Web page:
This would be for a minimum of 14 days from the date of their arrival in Thailand or until their departure, if sooner.
The Civil Aviation Authority of Thailand have also instructed airlines not to fly passengers to Thailand from these countries unless they are in possession of a health certificate confirming they do not have coronavirus. You should check with your airline before you travel.
For passengers who have travelled from or transited the United Kingdom, Denmark, France, Germany, Japan, the Netherlands, Norway, Singapore, Spain, Sweden, Switzerland, Taiwan and the United States of America in the 14 days prior to their arrival in Thailand, Thai authorities have screening measures in place.
These measures may include self-monitoring for 14 days and reporting symptoms to Thai health authorities.
“Thai authorities may introduce further measures including a requirement for travellers to report their health status and symptoms to Thai health officials via a mobile application,” adds the FCO.
“You can monitor the latest updates from Thailand’s Ministry of Public Health on its website, and refer to their Q&A for travellers.
“If you’re returning to the UK from Thailand, consult the latest advice from the Department of Health and Social Care on actions you should take if you develop symptoms on your return.”
Previous advice relating to travel to certain areas of Thailand due to safety concerns still stands.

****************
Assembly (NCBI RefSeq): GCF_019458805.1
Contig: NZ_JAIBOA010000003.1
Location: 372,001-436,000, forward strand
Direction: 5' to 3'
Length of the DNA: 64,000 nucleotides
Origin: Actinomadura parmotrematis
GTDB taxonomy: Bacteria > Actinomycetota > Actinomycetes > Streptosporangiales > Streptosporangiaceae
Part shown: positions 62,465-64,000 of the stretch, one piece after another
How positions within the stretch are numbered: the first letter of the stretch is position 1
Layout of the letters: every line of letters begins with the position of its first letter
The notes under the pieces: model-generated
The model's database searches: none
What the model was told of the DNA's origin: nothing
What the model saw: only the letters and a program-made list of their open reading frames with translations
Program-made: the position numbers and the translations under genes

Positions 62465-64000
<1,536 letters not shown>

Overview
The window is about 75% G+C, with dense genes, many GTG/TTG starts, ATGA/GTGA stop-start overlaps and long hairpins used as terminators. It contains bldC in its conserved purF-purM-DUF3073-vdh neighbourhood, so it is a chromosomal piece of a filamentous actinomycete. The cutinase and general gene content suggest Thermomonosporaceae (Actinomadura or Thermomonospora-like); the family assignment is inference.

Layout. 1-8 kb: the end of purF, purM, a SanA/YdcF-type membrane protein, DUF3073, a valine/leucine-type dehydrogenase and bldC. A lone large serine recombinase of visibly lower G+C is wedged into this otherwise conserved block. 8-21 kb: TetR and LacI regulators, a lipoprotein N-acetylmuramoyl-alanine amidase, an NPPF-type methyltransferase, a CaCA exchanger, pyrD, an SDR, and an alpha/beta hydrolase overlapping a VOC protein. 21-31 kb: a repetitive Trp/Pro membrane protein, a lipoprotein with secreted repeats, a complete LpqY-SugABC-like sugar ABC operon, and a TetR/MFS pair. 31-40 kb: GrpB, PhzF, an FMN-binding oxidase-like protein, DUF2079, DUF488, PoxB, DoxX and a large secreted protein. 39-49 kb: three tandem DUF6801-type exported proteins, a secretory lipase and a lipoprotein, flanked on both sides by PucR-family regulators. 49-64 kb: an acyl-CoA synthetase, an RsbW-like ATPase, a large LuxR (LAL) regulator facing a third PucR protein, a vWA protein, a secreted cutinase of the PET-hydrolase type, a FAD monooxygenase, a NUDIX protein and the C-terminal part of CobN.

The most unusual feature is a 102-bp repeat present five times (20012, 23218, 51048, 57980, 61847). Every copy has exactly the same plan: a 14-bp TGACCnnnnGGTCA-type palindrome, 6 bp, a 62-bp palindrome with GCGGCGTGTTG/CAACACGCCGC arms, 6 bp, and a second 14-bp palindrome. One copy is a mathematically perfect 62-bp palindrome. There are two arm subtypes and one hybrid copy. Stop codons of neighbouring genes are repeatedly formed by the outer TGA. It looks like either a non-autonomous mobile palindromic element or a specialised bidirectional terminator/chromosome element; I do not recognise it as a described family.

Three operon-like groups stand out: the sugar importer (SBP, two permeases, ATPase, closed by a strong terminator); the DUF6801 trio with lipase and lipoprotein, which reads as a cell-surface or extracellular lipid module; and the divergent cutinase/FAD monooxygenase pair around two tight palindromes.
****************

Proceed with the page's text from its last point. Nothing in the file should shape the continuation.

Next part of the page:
The FCO “advise against all but essential travel to areas within the provinces on the Thailand-Malaysia border, including:
PattaniYalaNarathiwatSouthern Songkhla province. This does not include areas north of and including the A43 road between Hat Yai and Sakom, and areas north-west of and including the train line which runs between Hat Yai and Pedang Besar.”
These are the symptoms of coronavirus (Photo WHO)
Advice for returning travellers
Stay indoors and avoid contact with other people if you’ve travelled to the UK from the following places, even if you do not have symptoms:
anywhere in Italy on or after 9 Marchspecific areas in northern Italy in the last 14 daysIran in the last 14 daysHubei province in China in the last 14 daysDaegu, Cheongdo or Gyeongsan in South Korea in the last 14 days
Stay indoors and avoid contact with other people if you’ve travelled to the UK from the following places in the last 14 days and have a cough, high temperature or shortness of breath, even if your symptoms are mild:
Italy (outside specific areas in northern Italy) before 9 Marchmainland China outside of Hubei province south Korea outside of Daegu, Cheongdo and GyeongsanCambodiaHong KongJapanLaosMacauMalaysiaMyanmarSingaporeTaiwanThailandVietnam
Use the 111 online coronavirus service to find out what to do next.
Do not go to a GP surgery, pharmacy or hospital.
In Scotland call your GP or NHS 24 on 111 out of hours.
In Wales call 111 (if available in your area) or 0845 46 47.